Thomas straightened his shoulders and schooled his features into a mask of polite indifference as Mr. Neuer approached them now, gifting Thomas with a brief bow of his head. “Welcome in the Cramerhouse, sir. I am Manuel Neuer, the innkeeper of the Cramerhouse, and you must be Mr. Müller, Lord Oscar's uncle. He told me about your imminent arrival before he left us half an hour ago.”

Thomas couldn't avert his eyes from Manuel's intense gaze, and he offered his hand to the taller one before he knew what he was doing. “Good afternoon, Mr. Neuer. You're right, I'm Oscar's uncle. I'll spend the summer months in Castle Lindelborn because his father, the Earl of Lindelborn, will be busied with the excavation in Castle Trifels.”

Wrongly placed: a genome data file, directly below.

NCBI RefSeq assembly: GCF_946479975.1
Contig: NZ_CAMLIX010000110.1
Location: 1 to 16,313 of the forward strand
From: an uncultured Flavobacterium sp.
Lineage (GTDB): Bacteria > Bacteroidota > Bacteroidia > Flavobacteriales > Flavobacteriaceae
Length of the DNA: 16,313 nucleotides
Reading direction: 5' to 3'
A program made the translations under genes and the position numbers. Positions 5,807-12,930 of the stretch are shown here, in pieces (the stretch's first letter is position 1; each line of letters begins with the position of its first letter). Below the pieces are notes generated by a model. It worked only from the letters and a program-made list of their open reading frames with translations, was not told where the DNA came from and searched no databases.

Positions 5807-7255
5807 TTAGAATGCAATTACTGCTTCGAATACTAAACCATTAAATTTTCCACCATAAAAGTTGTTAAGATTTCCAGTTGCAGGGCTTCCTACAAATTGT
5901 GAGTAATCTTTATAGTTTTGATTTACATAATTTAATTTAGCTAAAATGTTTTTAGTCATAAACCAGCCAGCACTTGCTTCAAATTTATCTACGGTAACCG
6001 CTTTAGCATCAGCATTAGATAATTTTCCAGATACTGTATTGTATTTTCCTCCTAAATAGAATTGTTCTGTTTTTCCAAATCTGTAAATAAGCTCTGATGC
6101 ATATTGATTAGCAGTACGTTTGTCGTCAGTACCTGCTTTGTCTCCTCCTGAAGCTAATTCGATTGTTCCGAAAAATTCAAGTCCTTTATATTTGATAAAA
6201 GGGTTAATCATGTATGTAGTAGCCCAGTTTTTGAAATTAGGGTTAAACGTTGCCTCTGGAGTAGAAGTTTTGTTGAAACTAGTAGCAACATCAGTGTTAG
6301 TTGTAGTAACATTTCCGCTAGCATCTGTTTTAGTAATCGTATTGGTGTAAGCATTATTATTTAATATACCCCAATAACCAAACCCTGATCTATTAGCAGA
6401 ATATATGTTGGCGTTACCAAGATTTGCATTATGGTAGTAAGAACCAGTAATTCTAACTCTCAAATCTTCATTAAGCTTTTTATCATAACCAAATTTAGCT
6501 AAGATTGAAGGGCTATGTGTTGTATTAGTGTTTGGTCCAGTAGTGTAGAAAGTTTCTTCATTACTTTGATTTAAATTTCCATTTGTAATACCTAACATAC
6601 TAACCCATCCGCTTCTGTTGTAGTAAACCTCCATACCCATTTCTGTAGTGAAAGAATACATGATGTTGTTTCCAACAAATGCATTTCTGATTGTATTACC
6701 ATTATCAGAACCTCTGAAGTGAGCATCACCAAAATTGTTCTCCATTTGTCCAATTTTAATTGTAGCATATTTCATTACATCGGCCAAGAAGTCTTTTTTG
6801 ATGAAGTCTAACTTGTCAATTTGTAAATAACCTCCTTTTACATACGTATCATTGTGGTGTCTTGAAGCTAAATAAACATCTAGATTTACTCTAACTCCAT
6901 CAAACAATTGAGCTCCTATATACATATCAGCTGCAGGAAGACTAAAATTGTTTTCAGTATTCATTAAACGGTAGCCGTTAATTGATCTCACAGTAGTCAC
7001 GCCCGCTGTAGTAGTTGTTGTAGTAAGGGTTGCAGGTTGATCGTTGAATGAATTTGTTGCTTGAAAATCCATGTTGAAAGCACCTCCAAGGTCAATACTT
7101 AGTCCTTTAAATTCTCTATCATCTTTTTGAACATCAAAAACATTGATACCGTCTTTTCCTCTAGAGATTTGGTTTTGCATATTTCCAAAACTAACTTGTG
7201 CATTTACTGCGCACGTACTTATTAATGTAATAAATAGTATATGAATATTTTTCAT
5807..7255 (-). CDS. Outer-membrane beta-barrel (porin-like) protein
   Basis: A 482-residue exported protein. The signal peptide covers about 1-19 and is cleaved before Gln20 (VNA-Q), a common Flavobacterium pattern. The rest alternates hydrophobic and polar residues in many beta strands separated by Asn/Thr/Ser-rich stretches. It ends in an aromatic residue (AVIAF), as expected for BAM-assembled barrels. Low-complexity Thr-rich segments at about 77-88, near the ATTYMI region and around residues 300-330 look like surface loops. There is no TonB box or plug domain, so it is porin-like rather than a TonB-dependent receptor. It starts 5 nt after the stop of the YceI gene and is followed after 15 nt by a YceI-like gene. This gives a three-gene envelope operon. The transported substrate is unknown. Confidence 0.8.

Manuel smiled, and Thomas' heart made a small somersault. “Yes, Oscar told me about that too. He's already excited and looking forward to your visit, sir.”

“He can't be more excited than I am,” Thomas admitted with a smile, “even more because I've never lived in a real castle so far. Lord Robert and I know each other since our childhood, but his father preferred to live in Bad Bergzabern, and I've never been in Castle Lindelborn for longer than a few hours until today.”

“I was told that the castle has even a real dungeon,” Manuel stated with a wink, “perhaps there's also a proper ghost still spooking around there?”

“Uh, I hope not,” Thomas chuckled with a shiver of pleasant disgust, “I would surely get a proper fright if I found a ghost standing before my bed at midnight.”

Sven had listened to their talk with a stoic face, and he cleared his throat now. “Kuno is actually a nice ghost, and he will surely visit you if you ask him nicely. You really don't need to be afraid of him, sir,” he stated almost casually before looking at Manuel, making Thomas gape at him in stunned surprise. “Have you gotten the wine, Manuel?”